“Labor does believe in delivering a fair and sustainable tax system ... Maintaining public confidence in Australia’s tax system is critical and depends on simplicity, transparency and everyone paying their fair share – something this Treasurer and government have manifestly failed to grasp or deliver,” said Gallagher.

But there is nothing fair about these tax cuts.

So, why then is Labor voting to make the tax system less fair, less progressive? Why did Labor support taking money off students, single parents, families and the unemployed?

Gallagher also spent much of her speech in a paper tiger attack on the government for making a mess of the implementation of the tax cuts, resulting in a delay from the promised start of July 1 to October 1, 2016!

Perhaps it is not surprising that no one else from Labor rose to speak in the debate or that people are looking for an alternative to the major parties.

“I do agree with some of the things Senator Gallagher said today. The big things we do need to tackle in this parliament, like concessions of negative gearing, capital gains tax and proper superannuation concessions, are things we should work at together with Labor and with the Liberals to get some real economic reform done in this country,” Greens Senator Whish-Wilson said.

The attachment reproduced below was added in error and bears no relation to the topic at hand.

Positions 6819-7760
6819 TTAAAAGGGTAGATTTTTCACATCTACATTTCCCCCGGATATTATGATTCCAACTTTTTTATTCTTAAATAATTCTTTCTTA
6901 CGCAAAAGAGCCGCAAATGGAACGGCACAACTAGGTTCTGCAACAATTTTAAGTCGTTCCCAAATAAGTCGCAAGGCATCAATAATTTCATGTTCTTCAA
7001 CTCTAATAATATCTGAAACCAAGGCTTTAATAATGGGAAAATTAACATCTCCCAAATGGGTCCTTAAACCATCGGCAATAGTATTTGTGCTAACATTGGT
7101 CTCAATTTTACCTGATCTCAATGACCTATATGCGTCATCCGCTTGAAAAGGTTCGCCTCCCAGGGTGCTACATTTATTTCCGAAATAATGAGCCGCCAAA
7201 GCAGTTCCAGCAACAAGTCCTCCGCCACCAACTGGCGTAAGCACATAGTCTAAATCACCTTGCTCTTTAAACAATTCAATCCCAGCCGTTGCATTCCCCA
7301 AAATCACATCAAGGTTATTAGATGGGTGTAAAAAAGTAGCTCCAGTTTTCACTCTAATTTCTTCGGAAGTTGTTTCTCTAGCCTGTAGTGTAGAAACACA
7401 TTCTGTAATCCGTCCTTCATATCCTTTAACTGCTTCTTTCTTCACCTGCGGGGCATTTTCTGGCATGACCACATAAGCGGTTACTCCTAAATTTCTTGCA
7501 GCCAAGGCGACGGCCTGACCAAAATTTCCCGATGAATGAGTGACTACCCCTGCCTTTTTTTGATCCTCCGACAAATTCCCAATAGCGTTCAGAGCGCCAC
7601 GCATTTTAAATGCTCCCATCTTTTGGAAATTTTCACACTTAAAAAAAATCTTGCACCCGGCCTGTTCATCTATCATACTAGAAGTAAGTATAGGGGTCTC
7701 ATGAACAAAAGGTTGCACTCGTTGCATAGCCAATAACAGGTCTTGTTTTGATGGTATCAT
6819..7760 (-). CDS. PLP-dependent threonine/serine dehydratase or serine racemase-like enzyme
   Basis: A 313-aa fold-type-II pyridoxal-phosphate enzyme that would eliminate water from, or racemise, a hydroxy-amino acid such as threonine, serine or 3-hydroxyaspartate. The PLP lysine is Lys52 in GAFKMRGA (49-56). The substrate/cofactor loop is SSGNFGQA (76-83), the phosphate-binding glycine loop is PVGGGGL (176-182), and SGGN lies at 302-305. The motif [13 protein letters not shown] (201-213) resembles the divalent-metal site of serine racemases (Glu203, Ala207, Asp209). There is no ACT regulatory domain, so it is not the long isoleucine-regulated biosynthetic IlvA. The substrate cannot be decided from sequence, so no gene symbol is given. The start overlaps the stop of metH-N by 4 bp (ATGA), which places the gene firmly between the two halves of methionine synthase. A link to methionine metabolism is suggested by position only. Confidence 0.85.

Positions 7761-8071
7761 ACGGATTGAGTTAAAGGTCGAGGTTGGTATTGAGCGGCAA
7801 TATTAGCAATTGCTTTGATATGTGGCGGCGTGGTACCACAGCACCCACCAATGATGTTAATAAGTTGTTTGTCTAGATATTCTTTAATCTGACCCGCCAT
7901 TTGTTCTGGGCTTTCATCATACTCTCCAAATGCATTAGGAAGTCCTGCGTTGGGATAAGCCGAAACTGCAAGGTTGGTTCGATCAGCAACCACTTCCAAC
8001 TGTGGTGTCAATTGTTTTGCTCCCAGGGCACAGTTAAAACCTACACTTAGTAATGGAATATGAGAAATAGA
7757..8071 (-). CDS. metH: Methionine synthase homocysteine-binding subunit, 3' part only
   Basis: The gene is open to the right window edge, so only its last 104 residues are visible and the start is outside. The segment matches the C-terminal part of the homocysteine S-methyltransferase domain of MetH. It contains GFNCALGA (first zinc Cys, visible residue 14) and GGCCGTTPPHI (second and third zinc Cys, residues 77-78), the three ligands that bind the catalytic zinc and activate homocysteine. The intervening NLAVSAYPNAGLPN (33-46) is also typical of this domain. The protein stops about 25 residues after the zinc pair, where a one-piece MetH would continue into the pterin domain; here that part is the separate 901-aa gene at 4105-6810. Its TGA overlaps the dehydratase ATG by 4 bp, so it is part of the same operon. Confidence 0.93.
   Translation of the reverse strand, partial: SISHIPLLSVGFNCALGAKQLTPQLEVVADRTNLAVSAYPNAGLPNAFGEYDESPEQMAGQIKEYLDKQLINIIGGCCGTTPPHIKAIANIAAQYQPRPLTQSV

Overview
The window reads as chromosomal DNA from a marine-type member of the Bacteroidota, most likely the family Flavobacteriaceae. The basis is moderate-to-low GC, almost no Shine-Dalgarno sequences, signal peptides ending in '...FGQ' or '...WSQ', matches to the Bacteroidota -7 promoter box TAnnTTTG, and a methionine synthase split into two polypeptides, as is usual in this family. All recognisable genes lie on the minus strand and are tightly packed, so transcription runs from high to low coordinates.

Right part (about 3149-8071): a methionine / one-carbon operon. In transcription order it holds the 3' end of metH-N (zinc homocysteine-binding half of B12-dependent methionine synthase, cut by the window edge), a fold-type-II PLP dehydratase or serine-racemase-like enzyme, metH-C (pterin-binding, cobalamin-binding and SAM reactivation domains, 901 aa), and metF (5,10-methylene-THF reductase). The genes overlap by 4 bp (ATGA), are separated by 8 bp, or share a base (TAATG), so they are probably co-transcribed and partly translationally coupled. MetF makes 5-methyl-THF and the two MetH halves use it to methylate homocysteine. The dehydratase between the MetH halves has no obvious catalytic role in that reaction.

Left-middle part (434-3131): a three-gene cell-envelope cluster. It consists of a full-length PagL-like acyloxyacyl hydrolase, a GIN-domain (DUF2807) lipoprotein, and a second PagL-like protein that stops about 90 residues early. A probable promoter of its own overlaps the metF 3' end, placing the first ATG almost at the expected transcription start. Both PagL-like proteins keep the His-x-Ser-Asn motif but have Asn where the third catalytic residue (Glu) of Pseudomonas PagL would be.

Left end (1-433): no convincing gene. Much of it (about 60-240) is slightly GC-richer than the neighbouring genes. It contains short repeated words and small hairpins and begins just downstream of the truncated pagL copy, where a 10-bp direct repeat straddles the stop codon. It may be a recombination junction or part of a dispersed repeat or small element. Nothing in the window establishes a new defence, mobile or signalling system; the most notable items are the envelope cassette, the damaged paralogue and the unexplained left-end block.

“That is what is going to raise revenue and tackle inequality.”

The Communist Party of Australia also strongly opposes the tax cuts, which are regressive. The budget could easily be met and social spending adequately funded by increasing the rate of taxation on high income earners and ensuring the large corporations pay taxes on their profits.

The CPA is also calling for an end to the billions of dollars in government subsidies to the resources sector and private hospitals through the private health insurance rebate. The most obscene budget item, which threatens regional security, including Australia’s, is the one trillion dollar offensive budget for military spending over the next 20 years. This could be slashed and still leave more than ample funds for defence.

The issue is not lack of money, but politics and ideology. Corporate profits versus the needs of people. This government is firmly on the side of corporate profits.

Next article – 1965 Indonesia bloodbath – A US/Australian coup